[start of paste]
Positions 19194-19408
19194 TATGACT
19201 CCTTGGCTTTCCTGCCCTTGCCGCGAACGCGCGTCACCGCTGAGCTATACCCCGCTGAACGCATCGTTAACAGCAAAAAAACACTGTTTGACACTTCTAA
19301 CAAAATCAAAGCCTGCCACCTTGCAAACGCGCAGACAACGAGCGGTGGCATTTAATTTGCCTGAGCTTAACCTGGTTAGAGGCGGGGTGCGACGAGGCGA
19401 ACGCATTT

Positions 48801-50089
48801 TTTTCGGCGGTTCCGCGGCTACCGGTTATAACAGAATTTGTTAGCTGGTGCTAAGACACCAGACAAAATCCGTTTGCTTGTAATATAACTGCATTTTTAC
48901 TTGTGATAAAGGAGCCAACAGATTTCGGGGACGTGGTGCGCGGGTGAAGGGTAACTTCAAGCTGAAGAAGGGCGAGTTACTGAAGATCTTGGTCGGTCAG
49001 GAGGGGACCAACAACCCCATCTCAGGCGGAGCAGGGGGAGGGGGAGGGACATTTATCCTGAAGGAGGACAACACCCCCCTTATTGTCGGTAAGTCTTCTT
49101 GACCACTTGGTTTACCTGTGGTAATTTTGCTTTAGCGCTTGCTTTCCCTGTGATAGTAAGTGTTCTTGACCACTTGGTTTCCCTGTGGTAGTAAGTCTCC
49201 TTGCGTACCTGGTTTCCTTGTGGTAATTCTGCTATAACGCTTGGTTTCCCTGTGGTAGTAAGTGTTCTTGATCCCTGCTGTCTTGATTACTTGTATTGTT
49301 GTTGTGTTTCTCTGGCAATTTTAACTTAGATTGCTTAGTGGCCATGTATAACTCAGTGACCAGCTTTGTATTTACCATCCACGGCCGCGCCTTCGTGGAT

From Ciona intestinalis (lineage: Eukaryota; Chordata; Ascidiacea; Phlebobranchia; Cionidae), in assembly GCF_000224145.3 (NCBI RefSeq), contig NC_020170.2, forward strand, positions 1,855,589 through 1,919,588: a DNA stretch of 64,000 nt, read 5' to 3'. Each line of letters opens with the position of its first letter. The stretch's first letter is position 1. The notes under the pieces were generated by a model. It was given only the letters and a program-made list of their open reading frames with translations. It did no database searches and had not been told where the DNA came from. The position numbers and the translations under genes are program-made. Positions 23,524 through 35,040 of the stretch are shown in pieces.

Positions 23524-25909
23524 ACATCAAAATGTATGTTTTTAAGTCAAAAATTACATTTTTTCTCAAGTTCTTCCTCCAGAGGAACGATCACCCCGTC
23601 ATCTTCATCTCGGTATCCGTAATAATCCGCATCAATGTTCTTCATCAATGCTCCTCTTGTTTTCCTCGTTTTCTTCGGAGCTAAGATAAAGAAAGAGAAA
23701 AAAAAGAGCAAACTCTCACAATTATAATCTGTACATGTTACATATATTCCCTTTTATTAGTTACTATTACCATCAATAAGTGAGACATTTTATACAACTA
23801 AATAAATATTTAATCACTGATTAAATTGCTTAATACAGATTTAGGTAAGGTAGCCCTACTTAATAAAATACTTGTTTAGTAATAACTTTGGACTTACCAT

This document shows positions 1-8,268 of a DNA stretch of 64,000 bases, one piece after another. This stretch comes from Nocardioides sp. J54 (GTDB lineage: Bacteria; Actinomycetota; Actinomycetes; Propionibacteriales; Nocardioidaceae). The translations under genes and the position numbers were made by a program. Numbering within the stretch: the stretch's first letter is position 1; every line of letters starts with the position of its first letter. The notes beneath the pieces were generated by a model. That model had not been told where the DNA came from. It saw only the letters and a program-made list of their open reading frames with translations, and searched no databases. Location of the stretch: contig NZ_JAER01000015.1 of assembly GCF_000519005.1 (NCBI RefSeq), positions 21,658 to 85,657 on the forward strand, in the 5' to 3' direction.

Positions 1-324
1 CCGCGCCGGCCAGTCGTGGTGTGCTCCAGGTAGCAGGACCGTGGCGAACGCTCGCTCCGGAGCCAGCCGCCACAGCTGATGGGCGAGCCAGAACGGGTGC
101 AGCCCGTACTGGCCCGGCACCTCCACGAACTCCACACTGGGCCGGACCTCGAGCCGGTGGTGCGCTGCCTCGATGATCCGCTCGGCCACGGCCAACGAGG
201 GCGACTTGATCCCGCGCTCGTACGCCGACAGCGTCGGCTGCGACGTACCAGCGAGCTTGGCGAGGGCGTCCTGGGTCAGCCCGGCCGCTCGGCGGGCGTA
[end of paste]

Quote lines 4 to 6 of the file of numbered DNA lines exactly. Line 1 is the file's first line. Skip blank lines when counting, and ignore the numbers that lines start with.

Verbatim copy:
19301 CAAAATCAAAGCCTGCCACCTTGCAAACGCGCAGACAACGAGCGGTGGCATTTAATTTGCCTGAGCTTAACCTGGTTAGAGGCGGGGTGCGACGAGGCGA
19401 ACGCATTT

Positions 48801-50089